4. He complains of the unkindness of his friends and relations, and this is a grievance which with an ingenuous mind cuts as deeply as any (Ps. 69:8): “I have become a stranger to my brethren; they make themselves strange to me and use me as a stranger, are shy of conversing with me and ashamed to own me.” This was fulfilled in Christ, whose brethren did not believe on him (John 7:5), who came to his own and his own received him not (John 1:11), and who was forsaken by his disciples, whom he had been free with as his brethren.

5. He complains of the contempt that was put upon him and the reproach with which he was continually loaded. And in this especially his complaint points at Christ, who for our sakes submitted to the greatest disgrace and made himself of no reputation. We having by sin injured God in his honour, Christ made him satisfaction, not only by divesting himself of the honours due to an incarnate deity, but by submitting to the greatest dishonours that could be done to any man. Two things David here takes notice of as aggravations of the indignities done him:—(1.) The ground and matter of the reproach, Ps. 69:10, 11. They ridiculed him for that by which he both humbled himself and honoured God. When men lift up themselves in pride and vain glory they are justly laughed at for their folly; but David chastened his soul, and clothed himself with sackcloth, and from his abasing himself they took occasion to trample upon him. When men dishonour God it is just that their so doing should turn to their dishonour; but when David, purely in devotion to God and to testify his respect to him, wept, and chastened his soul with fasting, and made sackcloth his garment, as humble penitents used to do, instead of commending his devotion and recommending it as a great example of piety, they did all they could both to discourage him in it and to prevent others from following his good example; for that was to his reproach. They laughed at him as a fool for mortifying himself thus; and even for this he became a proverb to them; they made him the common subject of their banter. We must not think it strange if we be ill spoken of for that which is well done, and in which we have reason to hope that we are accepted of God. Our Lord Jesus was stoned for his good works (John 10:32), and when he cried, Eli, Eli—My God, my God, was bantered, as if he called for Elias. (2.) The persons that reproached him, Ps. 69:12. [1.] Even the gravest and the most honourable, from whom better was expected: Those that sit in the gate speak against me, and their reproaches pass for the dictates of senators and the decrees of judges, and are credited accordingly. [2.] The meanest, and the most despicable, the abjects (Ps. 35:15), and scum of the country, the children of fools, yea, the children of base men, Job 30:8. Such drunkards as these make themselves vile, and he was the song of the drunkards; they made themselves and their companions merry with him. See the bad consequences of the sin of drunkenness; it makes men despisers of those that are good, 2 Tim. 3:3. When the king was made sick with bottles of wine he stretched out his hand with scorners, Hos. 7:5. The bench of the drunkards is the seat of the scornful. See what is commonly the lot of the best of men: those that are the praise of the wise are the song of fools. But it is easy to those that rightly judge of things to despise being thus despised.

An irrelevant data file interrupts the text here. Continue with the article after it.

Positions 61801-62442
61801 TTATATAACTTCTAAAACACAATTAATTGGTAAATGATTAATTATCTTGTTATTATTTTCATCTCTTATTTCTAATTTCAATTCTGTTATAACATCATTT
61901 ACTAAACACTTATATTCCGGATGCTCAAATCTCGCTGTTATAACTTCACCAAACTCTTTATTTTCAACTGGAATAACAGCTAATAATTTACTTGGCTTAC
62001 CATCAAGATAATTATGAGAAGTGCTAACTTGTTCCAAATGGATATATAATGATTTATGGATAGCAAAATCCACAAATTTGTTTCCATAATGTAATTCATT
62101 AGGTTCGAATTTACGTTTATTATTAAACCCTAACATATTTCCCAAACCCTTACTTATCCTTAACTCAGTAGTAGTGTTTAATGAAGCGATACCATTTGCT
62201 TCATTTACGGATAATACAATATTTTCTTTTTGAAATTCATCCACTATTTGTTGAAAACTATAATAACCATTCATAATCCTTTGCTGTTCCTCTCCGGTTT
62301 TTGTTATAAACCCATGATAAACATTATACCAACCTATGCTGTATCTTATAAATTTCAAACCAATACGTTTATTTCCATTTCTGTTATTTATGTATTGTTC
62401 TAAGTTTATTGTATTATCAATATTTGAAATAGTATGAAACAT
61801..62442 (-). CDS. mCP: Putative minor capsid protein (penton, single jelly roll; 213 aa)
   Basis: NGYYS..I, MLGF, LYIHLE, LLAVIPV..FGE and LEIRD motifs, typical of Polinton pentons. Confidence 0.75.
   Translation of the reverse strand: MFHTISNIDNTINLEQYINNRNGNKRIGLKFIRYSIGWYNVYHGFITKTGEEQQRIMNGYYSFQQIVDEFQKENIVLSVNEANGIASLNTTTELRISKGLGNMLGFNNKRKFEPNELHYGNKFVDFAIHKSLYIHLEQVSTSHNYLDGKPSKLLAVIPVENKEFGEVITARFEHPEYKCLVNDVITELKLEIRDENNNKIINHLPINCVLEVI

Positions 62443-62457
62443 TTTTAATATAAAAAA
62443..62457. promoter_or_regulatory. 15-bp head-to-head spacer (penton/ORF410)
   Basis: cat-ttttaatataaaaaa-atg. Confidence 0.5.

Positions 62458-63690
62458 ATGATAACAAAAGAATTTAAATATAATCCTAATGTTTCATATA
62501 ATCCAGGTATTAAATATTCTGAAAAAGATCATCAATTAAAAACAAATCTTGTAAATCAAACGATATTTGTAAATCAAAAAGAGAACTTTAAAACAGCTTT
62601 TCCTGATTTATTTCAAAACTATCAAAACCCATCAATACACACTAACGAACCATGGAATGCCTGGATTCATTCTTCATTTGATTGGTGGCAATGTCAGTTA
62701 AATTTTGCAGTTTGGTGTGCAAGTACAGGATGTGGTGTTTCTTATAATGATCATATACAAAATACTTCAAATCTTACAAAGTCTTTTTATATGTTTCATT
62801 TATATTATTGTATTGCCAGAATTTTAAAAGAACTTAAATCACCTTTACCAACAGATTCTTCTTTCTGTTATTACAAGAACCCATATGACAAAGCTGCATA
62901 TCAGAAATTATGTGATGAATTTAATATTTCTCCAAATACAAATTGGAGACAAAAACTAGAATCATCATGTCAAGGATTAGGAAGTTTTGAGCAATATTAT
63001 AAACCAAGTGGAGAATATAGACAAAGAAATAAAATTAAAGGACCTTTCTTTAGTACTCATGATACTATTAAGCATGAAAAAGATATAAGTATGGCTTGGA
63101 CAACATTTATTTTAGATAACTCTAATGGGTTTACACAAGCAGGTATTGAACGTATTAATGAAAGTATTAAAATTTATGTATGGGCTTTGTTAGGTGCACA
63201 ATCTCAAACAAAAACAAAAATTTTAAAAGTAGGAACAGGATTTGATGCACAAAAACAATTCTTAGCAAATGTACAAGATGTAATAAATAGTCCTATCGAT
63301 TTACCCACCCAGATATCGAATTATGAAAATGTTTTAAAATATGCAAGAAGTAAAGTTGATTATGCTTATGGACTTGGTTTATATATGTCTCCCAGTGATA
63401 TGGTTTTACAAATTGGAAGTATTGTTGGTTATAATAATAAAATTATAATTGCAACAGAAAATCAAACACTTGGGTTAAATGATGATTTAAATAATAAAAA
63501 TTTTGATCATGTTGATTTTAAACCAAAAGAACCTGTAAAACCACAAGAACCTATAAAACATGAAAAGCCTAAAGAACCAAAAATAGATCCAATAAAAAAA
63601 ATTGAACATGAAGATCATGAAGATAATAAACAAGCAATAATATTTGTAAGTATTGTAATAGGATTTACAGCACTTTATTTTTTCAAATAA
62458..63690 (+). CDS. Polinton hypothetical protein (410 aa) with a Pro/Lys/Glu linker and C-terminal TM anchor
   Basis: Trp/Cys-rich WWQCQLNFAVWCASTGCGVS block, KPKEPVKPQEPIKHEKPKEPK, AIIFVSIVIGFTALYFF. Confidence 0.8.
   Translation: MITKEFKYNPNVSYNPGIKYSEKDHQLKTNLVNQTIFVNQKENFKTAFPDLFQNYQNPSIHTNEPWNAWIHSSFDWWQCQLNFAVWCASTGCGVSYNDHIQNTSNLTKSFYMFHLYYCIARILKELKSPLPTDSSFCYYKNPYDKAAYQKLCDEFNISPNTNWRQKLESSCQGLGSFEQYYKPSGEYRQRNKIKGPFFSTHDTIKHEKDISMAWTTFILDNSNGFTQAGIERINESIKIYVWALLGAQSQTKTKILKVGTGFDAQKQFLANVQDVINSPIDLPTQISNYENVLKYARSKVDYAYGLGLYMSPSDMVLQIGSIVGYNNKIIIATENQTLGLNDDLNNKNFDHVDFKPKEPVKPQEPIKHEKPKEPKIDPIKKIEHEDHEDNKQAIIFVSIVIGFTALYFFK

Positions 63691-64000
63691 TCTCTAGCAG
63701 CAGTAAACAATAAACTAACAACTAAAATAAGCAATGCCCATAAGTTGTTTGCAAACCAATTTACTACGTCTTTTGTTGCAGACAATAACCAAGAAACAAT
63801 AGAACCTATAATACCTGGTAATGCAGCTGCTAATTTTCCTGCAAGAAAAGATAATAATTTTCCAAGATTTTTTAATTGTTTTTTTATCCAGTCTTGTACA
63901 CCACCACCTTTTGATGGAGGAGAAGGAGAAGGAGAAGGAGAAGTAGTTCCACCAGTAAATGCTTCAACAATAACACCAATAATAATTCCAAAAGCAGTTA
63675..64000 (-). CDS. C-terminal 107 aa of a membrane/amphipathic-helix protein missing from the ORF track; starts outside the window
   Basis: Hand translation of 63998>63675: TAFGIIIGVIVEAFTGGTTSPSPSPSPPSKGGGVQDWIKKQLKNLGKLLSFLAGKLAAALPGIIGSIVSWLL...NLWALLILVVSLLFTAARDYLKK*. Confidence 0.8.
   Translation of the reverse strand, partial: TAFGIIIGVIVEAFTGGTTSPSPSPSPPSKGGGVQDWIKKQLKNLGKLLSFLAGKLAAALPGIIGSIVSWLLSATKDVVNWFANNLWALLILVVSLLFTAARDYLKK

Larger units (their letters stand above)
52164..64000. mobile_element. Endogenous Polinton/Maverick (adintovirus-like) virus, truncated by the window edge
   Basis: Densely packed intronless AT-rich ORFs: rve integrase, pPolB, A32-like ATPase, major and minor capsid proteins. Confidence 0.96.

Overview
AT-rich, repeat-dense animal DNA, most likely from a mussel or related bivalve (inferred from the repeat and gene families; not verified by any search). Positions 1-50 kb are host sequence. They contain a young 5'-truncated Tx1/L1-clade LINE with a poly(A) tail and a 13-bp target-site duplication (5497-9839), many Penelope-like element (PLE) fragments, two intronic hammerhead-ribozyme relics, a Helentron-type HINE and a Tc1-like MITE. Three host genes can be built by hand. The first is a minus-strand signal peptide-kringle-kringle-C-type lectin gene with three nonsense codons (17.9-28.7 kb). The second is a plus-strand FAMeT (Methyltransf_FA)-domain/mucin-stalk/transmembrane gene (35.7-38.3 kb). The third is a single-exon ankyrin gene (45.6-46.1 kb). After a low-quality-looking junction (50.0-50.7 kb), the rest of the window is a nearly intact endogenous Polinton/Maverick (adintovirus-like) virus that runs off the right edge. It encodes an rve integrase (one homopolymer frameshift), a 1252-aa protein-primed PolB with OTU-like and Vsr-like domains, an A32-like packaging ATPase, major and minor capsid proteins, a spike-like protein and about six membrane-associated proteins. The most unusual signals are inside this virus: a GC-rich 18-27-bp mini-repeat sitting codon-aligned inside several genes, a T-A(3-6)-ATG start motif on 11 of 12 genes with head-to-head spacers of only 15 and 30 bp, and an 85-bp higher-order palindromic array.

II. His confessions of sin are very serious (Ps. 69:5): “O God! thou knowest my foolishness, what is and what is not; my sins that I am guilty of are not hidden from thee, and therefore thou knowest how innocent I am of those crimes which they charge upon me.” Note, Even when, as to men’s unjust accusations, we plead Not guilty, yet, before God, we must acknowledge ourselves to have deserved all that is brought upon us, and much worse. This is the genuine confession of a penitent, who knows that he cannot prosper in covering his sin, and that therefore it is his wisdom to acknowledge it, because it is naked and open before God. 1. He knows the corruption of our nature: Thou knowest the foolishness that is bound up in my heart. All our sins take rise from our foolishness. 2. He knows the transgressions of our lives; they are not hidden from him, no, not our heart-sins, no, not those that are committed most secretly. They are all done in his sight, and are never cast behind his back till they are repented of and pardoned. This may aptly be applied to Christ, for he knew no sin, yet he was made sin for us; and God knew it, nor was it hidden from him, when it pleased the Lord to bruise him and put him to grief.